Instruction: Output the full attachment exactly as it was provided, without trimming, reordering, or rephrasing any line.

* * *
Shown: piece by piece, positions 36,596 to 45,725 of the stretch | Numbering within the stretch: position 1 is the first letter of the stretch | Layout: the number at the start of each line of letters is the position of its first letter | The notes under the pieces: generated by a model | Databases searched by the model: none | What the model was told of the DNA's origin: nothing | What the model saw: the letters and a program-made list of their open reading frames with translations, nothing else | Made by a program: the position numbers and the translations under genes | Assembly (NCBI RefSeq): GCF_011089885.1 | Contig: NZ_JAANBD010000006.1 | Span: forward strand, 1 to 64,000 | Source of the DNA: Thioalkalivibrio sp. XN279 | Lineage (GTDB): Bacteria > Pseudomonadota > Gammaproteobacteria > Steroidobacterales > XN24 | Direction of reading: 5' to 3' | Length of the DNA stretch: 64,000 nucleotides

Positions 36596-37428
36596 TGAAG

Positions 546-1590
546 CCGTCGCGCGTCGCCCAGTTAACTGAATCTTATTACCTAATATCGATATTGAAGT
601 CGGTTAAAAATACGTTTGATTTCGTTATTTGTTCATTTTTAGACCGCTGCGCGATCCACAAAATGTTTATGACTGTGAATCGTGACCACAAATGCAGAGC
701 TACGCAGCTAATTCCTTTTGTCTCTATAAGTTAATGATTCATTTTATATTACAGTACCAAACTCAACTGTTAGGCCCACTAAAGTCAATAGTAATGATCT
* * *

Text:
Shown: piece by piece, positions 36,596 to 45,725 of the stretch | Numbering within the stretch: position 1 is the first letter of the stretch | Layout: the number at the start of each line of letters is the position of its first letter | The notes under the pieces: generated by a model | Databases searched by the model: none | What the model was told of the DNA's origin: nothing | What the model saw: the letters and a program-made list of their open reading frames with translations, nothing else | Made by a program: the position numbers and the translations under genes | Assembly (NCBI RefSeq): GCF_011089885.1 | Contig: NZ_JAANBD010000006.1 | Span: forward strand, 1 to 64,000 | Source of the DNA: Thioalkalivibrio sp. XN279 | Lineage (GTDB): Bacteria > Pseudomonadota > Gammaproteobacteria > Steroidobacterales > XN24 | Direction of reading: 5' to 3' | Length of the DNA stretch: 64,000 nucleotides

Positions 36596-37428
36596 TGAAG

Positions 546-1590
546 CCGTCGCGCGTCGCCCAGTTAACTGAATCTTATTACCTAATATCGATATTGAAGT
601 CGGTTAAAAATACGTTTGATTTCGTTATTTGTTCATTTTTAGACCGCTGCGCGATCCACAAAATGTTTATGACTGTGAATCGTGACCACAAATGCAGAGC
701 TACGCAGCTAATTCCTTTTGTCTCTATAAGTTAATGATTCATTTTATATTACAGTACCAAACTCAACTGTTAGGCCCACTAAAGTCAATAGTAATGATCT